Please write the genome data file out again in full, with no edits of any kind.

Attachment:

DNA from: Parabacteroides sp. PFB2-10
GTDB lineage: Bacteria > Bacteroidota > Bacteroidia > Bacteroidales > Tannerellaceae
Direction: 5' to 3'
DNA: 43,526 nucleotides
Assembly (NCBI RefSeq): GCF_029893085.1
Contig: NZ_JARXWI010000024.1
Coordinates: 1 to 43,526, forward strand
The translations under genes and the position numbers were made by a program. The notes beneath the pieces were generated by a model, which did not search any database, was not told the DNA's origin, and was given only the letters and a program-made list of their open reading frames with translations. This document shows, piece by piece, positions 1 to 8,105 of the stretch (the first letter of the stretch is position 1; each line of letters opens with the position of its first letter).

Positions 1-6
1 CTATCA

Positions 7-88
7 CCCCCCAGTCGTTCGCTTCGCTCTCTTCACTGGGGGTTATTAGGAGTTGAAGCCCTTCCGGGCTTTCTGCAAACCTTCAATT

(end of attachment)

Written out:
DNA from: Parabacteroides sp. PFB2-10
GTDB lineage: Bacteria > Bacteroidota > Bacteroidia > Bacteroidales > Tannerellaceae
Direction: 5' to 3'
DNA: 43,526 nucleotides
Assembly (NCBI RefSeq): GCF_029893085.1
Contig: NZ_JARXWI010000024.1
Coordinates: 1 to 43,526, forward strand
The translations under genes and the position numbers were made by a program. The notes beneath the pieces were generated by a model, which did not search any database, was not told the DNA's origin, and was given only the letters and a program-made list of their open reading frames with translations. This document shows, piece by piece, positions 1 to 8,105 of the stretch (the first letter of the stretch is position 1; each line of letters opens with the position of its first letter).

Positions 1-6
1 CTATCA

Positions 7-88
7 CCCCCCAGTCGTTCGCTTCGCTCTCTTCACTGGGGGTTATTAGGAGTTGAAGCCCTTCCGGGCTTTCTGCAAACCTTCAATT